Three years ago, Egypt was on the edge of economic collapse. Now it’s on the rebound and attracting big foreign investors like Siemens and Mercedes-Benz
In 2016, Egypt’s economy was flirting with the brink, as inflation soared, growth crashed and unemployment ballooned. Now GDP growth is a rosy 5.3%, the highest it has been since 2010, turning Egypt into one of the fastest-growing economies in the region.
With the introduction of macroeconomic stability, investors have returned, including a host of German companies. In 2018, Siemens opened the world’s largest combined-cycle power plants, and Mercedes-Benz announced earlier this year that it would begin manufacturing vehicles, both electric and conventional, in Egypt.
These investments provide tangible proof that bold and politically sensitive reforms have worked. In July, Egypt completed a three-year austerity program led by the IMF under a $12 billion loan deal, which has been largely attributed with setting the economy back on a stable course. Growth is now projected to reach 5.8% in 2020, according to the African Development Bank, and runaway inflation has been tamed.
President Abdel Fattah El-Sisi has overseen a period of strengthening German-Egyptian relations since his re-election in 2018. After the confirmation of his current term, Germany pledged 129 million euros in funding to Egypt for new sustainable development measures. Then at the top of this year, President Sisi met with Federal Chancellor Angela Merkel twice – at the Munich Security Conference and the first European Union-League of Arab States Summit – paving way for increased cooperation across numerous fronts.
“In 2016, inflation hit above 30%. Now it sits at around 12.5%, and we are targeting to get it around 10% next year,” says Minister of Finance Dr. Mohamed Maait. Foreign currency reserves, which had fallen below $15 billion, are now close to $45 billion. Unemployment is down to 9% from 13.3% three years ago. And an overall deficit that stood at 17% in 2015 is now expected to drop to 8.3%.
However, while renewed growth and stability can be traced to the reforms, its prescription of raising VAT and cutting energy subsidies has exacerbated poverty in a country of 100 million that already grapples with extensive inequality. The percentage of Egyptians living below the poverty line ($1.45/day) rose to 32.5% in 2018, up from 27.8% in 2015, official figures confirm.
Yet, Egyptian officials point out that, compared to three years ago, the quality of life has nonetheless improved. “There is still an imbalance between income and the cost of goods,” concedes Dr. Maait, “but many people who were living in slums or inadequate housing before now have far more social housing than ever before,” he says.
Current GDP growth is at the highest level since 2010, and is projected to reach 5.8% in 2020 (AfDB)
Egypt’s population as of 2019, based on UN estimates
IMF reform program completed in 2019, which included raising VAT and cutting subsidies
Deficit-to-GDP ratio. Down from about 17% four years ago
Inflation rate, the lowest level in four years. Down from above 30% in 2016.
Debt-to-GDP ratio. Down from 110% in 2017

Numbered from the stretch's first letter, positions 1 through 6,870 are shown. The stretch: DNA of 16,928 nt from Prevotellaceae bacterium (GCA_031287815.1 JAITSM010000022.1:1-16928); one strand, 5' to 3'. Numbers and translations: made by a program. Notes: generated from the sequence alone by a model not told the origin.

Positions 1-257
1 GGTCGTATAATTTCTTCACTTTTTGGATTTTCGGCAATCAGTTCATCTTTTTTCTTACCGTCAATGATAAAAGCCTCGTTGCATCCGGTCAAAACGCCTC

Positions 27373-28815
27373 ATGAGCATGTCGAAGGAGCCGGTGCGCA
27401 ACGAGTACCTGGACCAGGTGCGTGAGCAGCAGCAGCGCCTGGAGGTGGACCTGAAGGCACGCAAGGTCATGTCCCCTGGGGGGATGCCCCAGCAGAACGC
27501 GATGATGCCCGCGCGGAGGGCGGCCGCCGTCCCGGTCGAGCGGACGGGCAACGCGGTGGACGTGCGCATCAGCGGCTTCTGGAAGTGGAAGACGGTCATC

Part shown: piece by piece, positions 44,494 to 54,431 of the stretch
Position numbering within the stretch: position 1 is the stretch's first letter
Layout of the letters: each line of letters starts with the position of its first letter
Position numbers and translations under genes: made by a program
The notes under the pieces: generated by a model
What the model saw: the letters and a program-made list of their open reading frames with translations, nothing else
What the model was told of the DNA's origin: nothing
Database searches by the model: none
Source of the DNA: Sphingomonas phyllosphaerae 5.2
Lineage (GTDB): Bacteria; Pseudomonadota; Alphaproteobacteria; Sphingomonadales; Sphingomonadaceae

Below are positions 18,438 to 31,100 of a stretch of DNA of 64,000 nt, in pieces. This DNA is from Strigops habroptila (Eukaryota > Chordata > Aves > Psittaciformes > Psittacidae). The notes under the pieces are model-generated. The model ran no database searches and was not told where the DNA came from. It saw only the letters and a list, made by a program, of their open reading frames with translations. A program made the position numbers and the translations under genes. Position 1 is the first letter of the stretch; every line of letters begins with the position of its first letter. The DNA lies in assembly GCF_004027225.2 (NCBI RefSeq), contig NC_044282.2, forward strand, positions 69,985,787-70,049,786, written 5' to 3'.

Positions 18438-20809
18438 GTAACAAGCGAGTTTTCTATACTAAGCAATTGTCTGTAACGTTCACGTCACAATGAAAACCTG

Foreign currency reserves. Up from $15 billion four years ago
Backed by the IMF, Egypt’s Central Bank has promoted low-cost housing and power financing, the latter in an effort to lighten the blow of slashed subsidies. Now, compared with 2016, lenders like Egypt’s Industrial Development Bank (IDB) have taken a “different direction” in retail banking. “We extended around 1 billion EGP (€54 million) to real estate financing for people with limited income as part of the Central Bank of Egypt’s initiative,” says Maged Fahmy Attieh, chairman and managing director of IDB.
IDB is also financing natural gas for low-income residential units through partnerships with energy companies. “Overall, we made a portfolio with around EGP1.5 billion (€81 million) worth of retail banking for these development purposes,” says Attieh.
That Egyptians even have power is an accomplishment in its own right. “Electricity used to be cut up to 12 hours per day,” says Dr. Maait. “Now we have an electricity surplus.”
Here, German investment has played a paramount role. Through Siemens’ mega power project, electricity has been brought to 40 million Egyptians (read more on page 7), providing the add-on effect of providing the promise of stable power for further foreign investment.
“Having an abundance of electricity will attract industries and investors to Egypt,” attests Emad Ghaly, CEO of Siemens Egypt. “If you look around in Africa, you can see that other nations with populations even larger than Egypt don’t have an installed base of power generation as Egypt now does.”
Following Siemens’ success, observers widely agree that getting more of the private sector involved will be key to cutting debt and job creation. Siemens’ megaproject provided 24,000 jobs, alongside invaluable skills training.
Great opportunities lie in constructing more fundamental infrastructure, says Siemens. “The next big focus is on transportation,” explains Ghaly. “If you look at the number of projects announced by the government – from high-speed lines and monorails to metro lines or additional railway lines – there will be a lot of development going forward.”